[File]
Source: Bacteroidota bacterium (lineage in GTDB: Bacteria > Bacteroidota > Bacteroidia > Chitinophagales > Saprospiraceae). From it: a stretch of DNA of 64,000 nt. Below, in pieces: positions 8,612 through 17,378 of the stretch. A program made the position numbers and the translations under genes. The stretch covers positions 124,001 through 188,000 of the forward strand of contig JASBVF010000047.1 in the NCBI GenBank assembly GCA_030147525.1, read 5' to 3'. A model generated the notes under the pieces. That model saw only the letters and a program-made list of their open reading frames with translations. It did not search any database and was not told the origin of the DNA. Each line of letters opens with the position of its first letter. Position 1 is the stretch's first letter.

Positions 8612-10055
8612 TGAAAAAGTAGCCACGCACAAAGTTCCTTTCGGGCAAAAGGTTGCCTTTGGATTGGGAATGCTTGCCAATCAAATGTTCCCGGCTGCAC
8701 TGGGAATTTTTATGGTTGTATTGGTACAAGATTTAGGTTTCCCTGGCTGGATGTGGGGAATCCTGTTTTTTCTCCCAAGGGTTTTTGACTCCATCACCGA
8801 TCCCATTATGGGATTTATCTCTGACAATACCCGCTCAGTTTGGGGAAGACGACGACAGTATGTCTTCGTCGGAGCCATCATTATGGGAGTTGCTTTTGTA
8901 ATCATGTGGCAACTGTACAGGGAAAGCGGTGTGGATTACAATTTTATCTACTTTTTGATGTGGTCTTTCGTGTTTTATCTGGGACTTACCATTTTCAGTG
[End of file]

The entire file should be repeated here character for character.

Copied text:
Source: Bacteroidota bacterium (lineage in GTDB: Bacteria > Bacteroidota > Bacteroidia > Chitinophagales > Saprospiraceae). From it: a stretch of DNA of 64,000 nt. Below, in pieces: positions 8,612 through 17,378 of the stretch. A program made the position numbers and the translations under genes. The stretch covers positions 124,001 through 188,000 of the forward strand of contig JASBVF010000047.1 in the NCBI GenBank assembly GCA_030147525.1, read 5' to 3'. A model generated the notes under the pieces. That model saw only the letters and a program-made list of their open reading frames with translations. It did not search any database and was not told the origin of the DNA. Each line of letters opens with the position of its first letter. Position 1 is the stretch's first letter.

Positions 8612-10055
8612 TGAAAAAGTAGCCACGCACAAAGTTCCTTTCGGGCAAAAGGTTGCCTTTGGATTGGGAATGCTTGCCAATCAAATGTTCCCGGCTGCAC
8701 TGGGAATTTTTATGGTTGTATTGGTACAAGATTTAGGTTTCCCTGGCTGGATGTGGGGAATCCTGTTTTTTCTCCCAAGGGTTTTTGACTCCATCACCGA
8801 TCCCATTATGGGATTTATCTCTGACAATACCCGCTCAGTTTGGGGAAGACGACGACAGTATGTCTTCGTCGGAGCCATCATTATGGGAGTTGCTTTTGTA
8901 ATCATGTGGCAACTGTACAGGGAAAGCGGTGTGGATTACAATTTTATCTACTTTTTGATGTGGTCTTTCGTGTTTTATCTGGGACTTACCATTTTCAGTG